Archive for the ‘Crime’ Category

Read >Psalms 18 – 22

The LORD is my rock, and my fortress, and my deliverer; my God, my strength, in whom I will trust; my buckler, and the horn of my salvation, and my high tower. I will call upon the LORD, who is worthy to be praised: so shall I be saved from mine enemies (Ps. 18:2-3).

These verses are an awesome testimony to how David felt about the Lord. David, even at a young age, had seen God work in and through his life. David truly knew of what God was capable. 

And I heard as it were the voice of a great multitude, and as the voice of many waters, and as the voice of mighty thunderings, saying, Alleluia: for the Lord God omnipotent reigneth (Rev. 19:6).

David had seen God work in these ways in his life. God had been a defender for him as he faced the lion and the bear as a simple shepherd that was protecting his family’s flock. Not only did God protect David, He gave David the victory over the beasts.

 But whoso looketh into the perfect law of liberty, and continueth therein, he being not a forgetful hearer, but a doer of the work, this man shall be blessed in his deed (James 1:25).

David not only had experienced God’s empowerment in battle, but he knew all about God’s hand of protection. King Saul had wanted David dead because of the jealousy he felt over the people’s love for David. He hunted David with all that was at his disposal. The Lord guided David continually throughout this time. God kept David out of Saul’s reach until Saul was killed in battle.

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Let me just start straight up, exactly how I see it. ​In some sense I don’t think the colonial project really ended in Nigeria. We just shifted the tyranny and extractive ethos to a local elite.

What difference is it to a Teacher in Takum, A Farmer in Otukpo or a Fisherman in Ekim,  if his faraway oppressor is in Abuja or in London, or indeed, in Jalingo, Makurdi or Uyo his state capital?

When people talk about a country growing from poor to rich, that gets lost in the jargon of income per capita and other metrics.

In fact, what that looks like is a fisherman in Ekim in 1923 has grand kids who have vastly better incomes, education, health, opportunity. It means that a fisherman’s grandchild has the opportunity to compete to be a bank manager or even CEO today. That’s progress. 

It’s about people, en masse, moving from a life where they have low productivity to vastly higher productivity. But what I think has happened since 1923 is that children of fishermen mostly became fishermen themselves, with no change in productivity. Or they moved to cities to work in other low productivity jobs. Comparing his grandfather’s life to his, it hasn’t changed much (or has grown worse).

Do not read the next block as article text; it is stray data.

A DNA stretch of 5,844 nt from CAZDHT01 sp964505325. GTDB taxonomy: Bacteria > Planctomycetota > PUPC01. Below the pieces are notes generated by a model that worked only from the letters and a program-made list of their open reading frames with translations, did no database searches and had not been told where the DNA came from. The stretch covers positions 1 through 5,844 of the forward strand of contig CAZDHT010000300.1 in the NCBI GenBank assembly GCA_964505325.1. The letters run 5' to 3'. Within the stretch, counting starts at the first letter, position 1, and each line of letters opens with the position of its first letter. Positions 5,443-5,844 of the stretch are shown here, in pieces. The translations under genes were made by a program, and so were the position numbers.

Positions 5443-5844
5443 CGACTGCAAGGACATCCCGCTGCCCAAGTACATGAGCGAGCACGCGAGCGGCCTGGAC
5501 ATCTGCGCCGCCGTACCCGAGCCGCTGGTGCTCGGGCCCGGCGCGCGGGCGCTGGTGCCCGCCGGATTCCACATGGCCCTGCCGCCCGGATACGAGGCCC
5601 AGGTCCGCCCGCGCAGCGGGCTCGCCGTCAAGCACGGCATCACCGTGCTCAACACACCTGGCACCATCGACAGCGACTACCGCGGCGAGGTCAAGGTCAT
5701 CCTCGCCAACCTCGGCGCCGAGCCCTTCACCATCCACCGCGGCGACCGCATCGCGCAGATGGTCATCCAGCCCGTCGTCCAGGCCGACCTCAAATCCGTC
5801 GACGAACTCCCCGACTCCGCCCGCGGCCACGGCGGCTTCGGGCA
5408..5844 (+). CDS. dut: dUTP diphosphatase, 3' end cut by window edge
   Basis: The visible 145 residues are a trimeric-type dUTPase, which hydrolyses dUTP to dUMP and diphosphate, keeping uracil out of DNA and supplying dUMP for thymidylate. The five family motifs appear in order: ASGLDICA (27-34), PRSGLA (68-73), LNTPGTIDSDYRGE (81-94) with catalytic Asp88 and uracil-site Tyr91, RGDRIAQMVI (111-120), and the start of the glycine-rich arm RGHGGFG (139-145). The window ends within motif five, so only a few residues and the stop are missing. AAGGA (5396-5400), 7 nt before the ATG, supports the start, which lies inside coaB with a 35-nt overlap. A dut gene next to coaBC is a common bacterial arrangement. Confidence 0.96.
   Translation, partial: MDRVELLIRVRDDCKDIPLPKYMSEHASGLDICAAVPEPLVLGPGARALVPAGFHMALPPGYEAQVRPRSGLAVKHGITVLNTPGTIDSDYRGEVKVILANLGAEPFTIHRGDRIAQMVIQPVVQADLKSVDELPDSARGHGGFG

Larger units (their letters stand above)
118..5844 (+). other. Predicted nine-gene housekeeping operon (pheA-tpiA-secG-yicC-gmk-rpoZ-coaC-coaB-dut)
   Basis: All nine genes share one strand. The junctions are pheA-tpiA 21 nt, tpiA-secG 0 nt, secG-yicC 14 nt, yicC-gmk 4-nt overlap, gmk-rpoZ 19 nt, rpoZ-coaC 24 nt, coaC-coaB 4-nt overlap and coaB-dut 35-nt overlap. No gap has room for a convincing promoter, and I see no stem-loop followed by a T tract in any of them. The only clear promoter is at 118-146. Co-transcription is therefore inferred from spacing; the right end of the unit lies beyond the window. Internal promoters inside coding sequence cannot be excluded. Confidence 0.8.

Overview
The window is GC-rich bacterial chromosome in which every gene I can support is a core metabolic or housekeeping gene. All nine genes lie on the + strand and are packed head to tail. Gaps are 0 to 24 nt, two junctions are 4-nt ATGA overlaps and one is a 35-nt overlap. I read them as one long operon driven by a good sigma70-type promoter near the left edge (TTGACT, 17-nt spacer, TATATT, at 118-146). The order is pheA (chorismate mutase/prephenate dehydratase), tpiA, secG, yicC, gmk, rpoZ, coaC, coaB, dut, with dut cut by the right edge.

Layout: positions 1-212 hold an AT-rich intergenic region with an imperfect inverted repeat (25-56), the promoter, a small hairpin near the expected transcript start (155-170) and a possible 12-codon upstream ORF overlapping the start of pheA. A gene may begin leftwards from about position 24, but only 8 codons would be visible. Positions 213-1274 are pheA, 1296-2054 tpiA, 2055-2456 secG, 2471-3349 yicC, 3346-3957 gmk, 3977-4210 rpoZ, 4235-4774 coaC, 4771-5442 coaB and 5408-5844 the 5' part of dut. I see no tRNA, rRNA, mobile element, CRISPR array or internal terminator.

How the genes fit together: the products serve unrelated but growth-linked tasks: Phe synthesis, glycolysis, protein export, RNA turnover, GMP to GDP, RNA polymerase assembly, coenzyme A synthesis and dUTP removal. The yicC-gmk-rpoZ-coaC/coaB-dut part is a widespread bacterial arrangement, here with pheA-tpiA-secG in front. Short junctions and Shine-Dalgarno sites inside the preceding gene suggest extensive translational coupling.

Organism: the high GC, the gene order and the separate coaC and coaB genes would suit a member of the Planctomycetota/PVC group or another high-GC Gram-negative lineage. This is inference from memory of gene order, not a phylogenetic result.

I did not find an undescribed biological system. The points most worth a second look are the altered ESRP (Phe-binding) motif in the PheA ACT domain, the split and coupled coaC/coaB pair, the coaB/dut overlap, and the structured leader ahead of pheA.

This is the challenge. How does a society develop to ensure that each successive generation lives better and has a better shot: progress.

So many problems just vanish when people are well fed, life is not bitterly difficult, the kids are looked after, etc. People keep looking to the various governments. We expect that an omnipotent Federal Government has the resources to fix all problems: It can’t. 
Looking at the 2017 budget across Africa, it is clear that the Federal Government of Nigeria is broke. We plan to spend roughly $120/Nigerian. The Kenyan Government is spending $560/Kenyan. South Africa: $2180/SAn. That is a big difference. 

But that doesn’t tell the full tale really, because as the saying goes: ‘Every Nigerian is a Local Government’. We are paying for that budget. We are paying in hardship, in the high cost of living, the lack of opportunity, one of the lowest life expectancy rates on earth and so on.
Of course, in the middle of all this, we supposedly have one of the biggest economies in Africa. I always find that one hilarious. If we had the productivity of the average South African worker, our economy would be two or three times its current size (our labour pool is 3 times larger than theirs). Also, SA’s government is spending about 33% of GDP. We, with our unsigned budget, are spending 7%. Again, pointer that Government isn’t that big.

The Government has to start working to empower Nigerians. It cannot be this colonialist mafia that just extracts from the population. They sit in Abuja with the best roads in the country, but a man in Nnewi or Aba cannot ship his produce through Calabar or Port Harcourt. Buhari is ‘recuperating’ in London claiming to be taking made in Nigeria drugs, while doctors are being tassed in LUTH over salaries that they are actually owed. This is colonialism!

I think it is so bad that we do not EXPECT things to get better in the next 25 years, so we optimise towards the proximate next best. 

Always interesting to read about America after the war (and California in the 70s). Phrase ‘alive with possibility’ always seems to come up. What phrases come up in your everyday experience? Of course we hear ‘there is money in this country,’ but it rings hollow for most people. What tends to ring true are things like: ‘This country is finished’; referring to other countries ‘these are serious countries’ and so on. You face a self-fulfilling prophecy situation — you think the country is finished, so you behave like a person living in a finished country. You don’t inflate the contract by 20% and fix the road well, you under-engineer the road and inflate the contract by 200%. 10 people do well, 1,000,000 suffer. The same road is re-tendered in a different budget cycle and the sham is repeated.